Springfield Revealed

The Simpsons fan world is abuzz with the news Matt Groening has revealed the real Springfield is near his hometown in Oregon. This is probably unsurprising news as many people have guessed Springfield, Oregon was where Groening got the name. However, it seems to have been slightly more complex, with Groening telling the Smithsonian Magazine:

The only reason is that when I was a kid, the TV show “Father Knows Best” took place in the town of Springfield, and I was thrilled because I imagined that it was the town next to Portland, my hometown. When I grew up, I realized it was just a fictitious name. I also figured out that Springfield was one of the most common names for a city in the U.S. In anticipation of the success of the show, I thought, “This will be cool; everyone will think it’s their Springfield.” And they do.

Groening went on to say that many other aspects of Springfield are actually drawn from his experience of Portland (which is not new information, for those of you playing along at home), including street names and the names of a whole heap of recurring characters, plus the general layout of Evergreen Terrace with the woods behind it. However, this doesn’t mean the ‘location’ of Springfield has been revealed once and for all, because throughout the seasons there have been hundreds of conflicting pieces of evidence that all add up to Springfield being, literally, stateless. My friends at Simpsonology put it best:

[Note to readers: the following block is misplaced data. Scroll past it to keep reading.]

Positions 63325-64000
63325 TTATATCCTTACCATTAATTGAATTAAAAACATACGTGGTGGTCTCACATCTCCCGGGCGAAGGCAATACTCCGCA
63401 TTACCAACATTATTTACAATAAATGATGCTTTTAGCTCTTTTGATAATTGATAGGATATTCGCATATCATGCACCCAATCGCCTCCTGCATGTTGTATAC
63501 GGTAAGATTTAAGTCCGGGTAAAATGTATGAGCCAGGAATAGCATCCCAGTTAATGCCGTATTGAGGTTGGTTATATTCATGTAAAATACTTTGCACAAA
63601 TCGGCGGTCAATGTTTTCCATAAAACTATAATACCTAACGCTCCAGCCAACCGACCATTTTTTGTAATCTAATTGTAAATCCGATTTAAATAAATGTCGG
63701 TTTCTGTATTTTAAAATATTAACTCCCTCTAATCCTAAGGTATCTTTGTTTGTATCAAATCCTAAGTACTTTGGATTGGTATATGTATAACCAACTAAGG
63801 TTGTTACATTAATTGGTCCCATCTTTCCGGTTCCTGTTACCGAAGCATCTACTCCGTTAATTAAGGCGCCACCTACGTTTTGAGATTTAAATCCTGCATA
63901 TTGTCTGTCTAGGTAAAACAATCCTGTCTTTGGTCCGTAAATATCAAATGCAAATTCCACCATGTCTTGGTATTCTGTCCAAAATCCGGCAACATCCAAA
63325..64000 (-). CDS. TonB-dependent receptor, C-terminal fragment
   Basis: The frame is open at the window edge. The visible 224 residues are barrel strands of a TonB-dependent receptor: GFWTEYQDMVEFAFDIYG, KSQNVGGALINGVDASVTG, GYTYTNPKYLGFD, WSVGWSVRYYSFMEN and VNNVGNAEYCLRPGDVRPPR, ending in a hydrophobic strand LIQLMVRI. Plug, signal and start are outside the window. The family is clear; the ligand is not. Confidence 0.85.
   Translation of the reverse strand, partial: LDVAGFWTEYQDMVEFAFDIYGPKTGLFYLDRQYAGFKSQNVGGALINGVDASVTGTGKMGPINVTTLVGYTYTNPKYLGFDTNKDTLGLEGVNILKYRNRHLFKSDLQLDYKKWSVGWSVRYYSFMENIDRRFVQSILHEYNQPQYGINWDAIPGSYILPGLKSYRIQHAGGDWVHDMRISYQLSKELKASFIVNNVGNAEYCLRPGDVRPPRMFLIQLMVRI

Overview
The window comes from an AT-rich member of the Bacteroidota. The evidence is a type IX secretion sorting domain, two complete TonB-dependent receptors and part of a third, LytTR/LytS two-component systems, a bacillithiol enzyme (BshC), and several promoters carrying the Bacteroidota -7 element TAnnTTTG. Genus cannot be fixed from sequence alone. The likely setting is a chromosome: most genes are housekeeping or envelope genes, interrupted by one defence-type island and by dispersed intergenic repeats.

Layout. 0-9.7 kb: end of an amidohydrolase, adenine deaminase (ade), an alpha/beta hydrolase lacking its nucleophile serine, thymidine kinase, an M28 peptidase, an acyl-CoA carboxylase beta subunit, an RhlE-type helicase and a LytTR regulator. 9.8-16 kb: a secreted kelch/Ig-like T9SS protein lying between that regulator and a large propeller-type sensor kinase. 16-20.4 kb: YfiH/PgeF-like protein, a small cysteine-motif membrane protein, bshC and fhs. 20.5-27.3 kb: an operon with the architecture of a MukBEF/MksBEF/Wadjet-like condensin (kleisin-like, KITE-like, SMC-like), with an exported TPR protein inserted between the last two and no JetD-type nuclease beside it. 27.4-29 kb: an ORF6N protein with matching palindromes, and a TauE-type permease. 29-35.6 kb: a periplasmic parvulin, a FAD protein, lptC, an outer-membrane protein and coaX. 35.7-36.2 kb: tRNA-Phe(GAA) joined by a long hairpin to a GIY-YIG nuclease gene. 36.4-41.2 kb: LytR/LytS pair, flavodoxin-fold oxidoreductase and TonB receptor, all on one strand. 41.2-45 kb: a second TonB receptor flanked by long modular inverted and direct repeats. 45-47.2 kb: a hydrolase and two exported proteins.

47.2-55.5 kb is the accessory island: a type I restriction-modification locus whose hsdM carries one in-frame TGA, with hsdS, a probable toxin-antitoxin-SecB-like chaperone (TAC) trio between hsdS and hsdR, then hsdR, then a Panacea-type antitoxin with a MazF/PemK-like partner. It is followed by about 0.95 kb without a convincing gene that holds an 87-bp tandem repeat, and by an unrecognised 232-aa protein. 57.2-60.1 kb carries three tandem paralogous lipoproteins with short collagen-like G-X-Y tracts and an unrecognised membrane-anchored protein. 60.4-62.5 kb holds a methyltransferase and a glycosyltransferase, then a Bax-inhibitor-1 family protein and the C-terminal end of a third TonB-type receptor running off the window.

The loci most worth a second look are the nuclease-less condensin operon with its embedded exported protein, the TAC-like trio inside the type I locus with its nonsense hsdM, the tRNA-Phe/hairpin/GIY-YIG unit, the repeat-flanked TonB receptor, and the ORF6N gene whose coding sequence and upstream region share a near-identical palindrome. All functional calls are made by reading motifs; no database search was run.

The wide-ranging interview also covered aspects of Homer’s characterisation that I find intriguing. I have written of my observation that Homer is almost never violent to women, and certainly never violent to Marge (though it was a half-developed thought that got smothered by a larger piece). Greoning covers that off:

The only thing he [Groening’s father] said was that Homer could never, ever be mean to Marge. He said that was a rule, which corresponds with the way he treated my mother. He was very nice to her. I thought that was a good note. I don’t know if that is a rule that has ever been articulated to people who work on the show, but everyone just gets it.

So, I feel kinda vindicated there. If only my thesis was about violence in The Simpsons

If you want to read the rest of the article – and you should – it’s available here. I’d love to hear your thoughts.